18th Century Inn on the Harbour. Locally caught fish from the Bay including Lobster. 3 Dog-friendly rooms. Single Nights Stays Welcome

What is on your list of things to do when you visit the Path? From walking companies, to help you tailor your visit, with itineraries and experts to enhance your visit, to baggage transfer companies and visitor attractions there are lots to people and places to help you decide what you'd like to do. The businesses that support the Path, where you've chosen to visit, are listed here.

Old Pound Smithy

Blacksmith Courses in an off-grid traditional smithy, tailored entirely towards providing the ultimate blacksmithing experience, using original 19th Century bellows.

Interactive Elevation


  • The views from the top of Cornborough and Abbotsham Cliffs above Westward Ho! looking northwards to Braunton Sands and Baggy Point.
  • Having a picnic by the stream at Peppercombe. There are many woodland plants inhabiting Peppercombe Valley, such as sweet woodruff and wood millet. If you feel like exploring the valley further you will find betony, orchids and ragged robbin, well-loved by butterflies.
  • Although prominently marked on the map there are now few visible signs of the Iron Age hill fort known as Peppercombe Castle. But about 2 miles further along, just before you enter the woods and start the steep descent down to the village, the Path passes through the remains of Bucks Mills defensive earthworks.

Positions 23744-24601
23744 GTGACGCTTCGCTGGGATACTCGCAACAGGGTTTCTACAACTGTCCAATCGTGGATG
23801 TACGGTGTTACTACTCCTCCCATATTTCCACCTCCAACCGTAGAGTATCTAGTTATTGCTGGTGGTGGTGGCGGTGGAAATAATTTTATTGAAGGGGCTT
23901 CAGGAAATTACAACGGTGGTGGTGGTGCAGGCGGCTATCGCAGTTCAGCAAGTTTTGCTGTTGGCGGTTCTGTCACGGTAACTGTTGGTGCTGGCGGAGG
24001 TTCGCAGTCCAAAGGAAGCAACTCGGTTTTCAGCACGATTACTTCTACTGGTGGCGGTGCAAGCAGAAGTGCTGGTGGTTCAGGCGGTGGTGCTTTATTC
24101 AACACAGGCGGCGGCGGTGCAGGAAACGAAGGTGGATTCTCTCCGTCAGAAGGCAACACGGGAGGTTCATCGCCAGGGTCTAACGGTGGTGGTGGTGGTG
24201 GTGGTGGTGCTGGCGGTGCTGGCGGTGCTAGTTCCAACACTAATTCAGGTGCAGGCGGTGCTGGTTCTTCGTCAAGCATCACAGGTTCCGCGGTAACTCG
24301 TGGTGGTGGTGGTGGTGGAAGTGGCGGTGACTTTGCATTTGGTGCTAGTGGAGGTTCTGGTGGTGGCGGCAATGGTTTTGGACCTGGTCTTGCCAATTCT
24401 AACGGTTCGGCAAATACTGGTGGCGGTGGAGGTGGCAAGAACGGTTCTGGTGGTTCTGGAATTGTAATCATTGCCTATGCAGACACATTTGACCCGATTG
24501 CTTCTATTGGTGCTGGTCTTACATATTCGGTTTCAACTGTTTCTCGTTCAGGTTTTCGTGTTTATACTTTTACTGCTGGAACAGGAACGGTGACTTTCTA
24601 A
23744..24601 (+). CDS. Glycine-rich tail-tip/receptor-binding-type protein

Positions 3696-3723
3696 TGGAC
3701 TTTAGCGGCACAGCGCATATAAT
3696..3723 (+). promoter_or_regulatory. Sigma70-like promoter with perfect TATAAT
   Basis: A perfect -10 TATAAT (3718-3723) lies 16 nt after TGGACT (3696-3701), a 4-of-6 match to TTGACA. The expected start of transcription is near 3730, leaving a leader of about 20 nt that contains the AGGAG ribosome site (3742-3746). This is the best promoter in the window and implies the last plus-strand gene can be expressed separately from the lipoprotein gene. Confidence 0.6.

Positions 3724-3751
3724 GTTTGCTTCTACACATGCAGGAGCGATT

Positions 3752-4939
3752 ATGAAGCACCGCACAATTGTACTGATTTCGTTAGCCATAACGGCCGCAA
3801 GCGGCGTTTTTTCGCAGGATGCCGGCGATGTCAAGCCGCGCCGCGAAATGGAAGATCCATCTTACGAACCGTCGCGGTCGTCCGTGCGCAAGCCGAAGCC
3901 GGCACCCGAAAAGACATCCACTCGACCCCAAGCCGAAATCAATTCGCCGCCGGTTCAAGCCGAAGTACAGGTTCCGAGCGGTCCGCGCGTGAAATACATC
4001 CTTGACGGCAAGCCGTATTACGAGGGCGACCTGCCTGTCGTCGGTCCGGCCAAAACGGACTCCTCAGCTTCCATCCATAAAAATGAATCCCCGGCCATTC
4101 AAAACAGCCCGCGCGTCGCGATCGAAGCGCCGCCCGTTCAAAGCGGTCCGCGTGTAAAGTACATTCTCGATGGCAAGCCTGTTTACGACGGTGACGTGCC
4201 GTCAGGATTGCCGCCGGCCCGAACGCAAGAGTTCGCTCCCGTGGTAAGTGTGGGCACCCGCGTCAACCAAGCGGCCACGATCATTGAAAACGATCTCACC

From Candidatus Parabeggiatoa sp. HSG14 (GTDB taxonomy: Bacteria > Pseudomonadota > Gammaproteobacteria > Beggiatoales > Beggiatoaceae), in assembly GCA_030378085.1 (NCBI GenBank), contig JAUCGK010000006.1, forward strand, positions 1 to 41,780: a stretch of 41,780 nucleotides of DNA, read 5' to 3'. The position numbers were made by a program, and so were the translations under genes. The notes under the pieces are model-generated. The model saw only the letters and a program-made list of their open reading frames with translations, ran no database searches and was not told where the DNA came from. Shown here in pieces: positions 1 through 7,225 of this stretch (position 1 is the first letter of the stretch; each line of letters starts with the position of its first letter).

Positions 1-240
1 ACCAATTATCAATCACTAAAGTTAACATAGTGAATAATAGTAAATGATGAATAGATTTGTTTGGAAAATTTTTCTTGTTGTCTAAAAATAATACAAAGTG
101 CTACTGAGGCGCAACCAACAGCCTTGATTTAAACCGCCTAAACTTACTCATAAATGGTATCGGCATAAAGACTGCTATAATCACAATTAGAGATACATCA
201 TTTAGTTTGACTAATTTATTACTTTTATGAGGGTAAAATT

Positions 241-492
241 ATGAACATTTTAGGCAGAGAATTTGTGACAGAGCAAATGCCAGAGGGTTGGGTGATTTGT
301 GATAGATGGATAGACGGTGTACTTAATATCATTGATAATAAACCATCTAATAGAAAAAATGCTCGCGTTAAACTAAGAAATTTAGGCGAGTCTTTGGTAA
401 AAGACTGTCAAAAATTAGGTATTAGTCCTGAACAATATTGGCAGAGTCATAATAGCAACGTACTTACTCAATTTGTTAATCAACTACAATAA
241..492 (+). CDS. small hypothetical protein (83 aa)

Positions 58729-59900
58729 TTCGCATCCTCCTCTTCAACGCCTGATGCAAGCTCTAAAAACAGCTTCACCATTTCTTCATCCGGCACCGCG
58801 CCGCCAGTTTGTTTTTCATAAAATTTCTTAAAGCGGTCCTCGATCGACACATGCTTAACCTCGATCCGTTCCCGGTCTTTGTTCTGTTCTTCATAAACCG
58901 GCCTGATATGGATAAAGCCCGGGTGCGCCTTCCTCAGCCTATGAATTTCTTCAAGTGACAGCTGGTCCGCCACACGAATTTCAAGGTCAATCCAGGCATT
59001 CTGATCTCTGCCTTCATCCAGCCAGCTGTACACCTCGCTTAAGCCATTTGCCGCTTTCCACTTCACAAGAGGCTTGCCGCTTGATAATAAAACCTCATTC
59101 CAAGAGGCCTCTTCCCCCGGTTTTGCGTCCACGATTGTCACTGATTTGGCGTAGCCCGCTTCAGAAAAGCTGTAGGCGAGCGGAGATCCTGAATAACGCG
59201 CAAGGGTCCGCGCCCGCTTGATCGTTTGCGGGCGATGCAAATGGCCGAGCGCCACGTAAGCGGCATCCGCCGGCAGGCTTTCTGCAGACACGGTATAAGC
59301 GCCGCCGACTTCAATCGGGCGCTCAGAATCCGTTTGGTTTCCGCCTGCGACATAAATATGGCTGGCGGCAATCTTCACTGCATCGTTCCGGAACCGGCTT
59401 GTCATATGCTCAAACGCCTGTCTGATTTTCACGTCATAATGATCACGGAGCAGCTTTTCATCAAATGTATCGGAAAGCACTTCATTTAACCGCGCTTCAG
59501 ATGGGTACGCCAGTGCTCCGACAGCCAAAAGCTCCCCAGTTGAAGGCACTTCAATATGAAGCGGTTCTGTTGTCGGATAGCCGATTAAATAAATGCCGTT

• Views of Bideford Bay and Lundy from Buck’s Mill Cove. Here you will find projecting from the cliff face the remains of a limekiln which is said to have operated from 1760-1860, using limestone and coal imported from South Wales.
  • Winding through the ancient, wild oakwoods beyond Peppercombe and emerging into fields on the cliff tops with wonderful views of the bay.
  • Walking The Hobby Drive, built in the early 19th century, with glimpses through the trees of Bideford Bay and Clovelly harbour. Clovelly’s woodlands are nationally important for lichens and there are over 250 species here.
  • Walking the beautiful steep and cobbled streets of Clovelly and resting at the look-out to watch the boats and occasional falcon go by. In 'A Message from the Sea' (1892) by Charles Dickens the village of Clovelly is called Steepways: “The village was built sheer up the face of a steep and lofty cliff. There was no road in it, there was no wheeled vehicle in it, there was not a level yard in it … No two houses in the village were alike, in chimney, size, shape, door, window, gable, roof-tree, anything."

Shorter option

Walk the fairly easy Coast Path to Peppercombe and walk up the valley to Horn's Cross from where there is a regular bus back to Westward Ho!, 6 miles (9.5km).

Longer option

It is not easy to find accommodation or refreshments between Clovelly and Hartland Point. Therefore it is recommended that you end the day in Clovelly.

Public transport

National Express coach number 502 runs from Taunton to Barnstaple and First Great Western trains run regularly from Exeter to Barnstaple, where you can take the First North Devon bus number 1 to Westward Ho! via Bideford (running throughout the day every
30 minutes or so). For details visit Traveline or phone 0870 6082608.


Westward Ho! (Postcode for Sat Navs: EX39 1LQ), Bucks Mills and Clovelly. Note: The parking charge at Clovelly includes the entrance fee to their Visitor Centre so can appear expensive if you are just going for a walk along the Coast Path.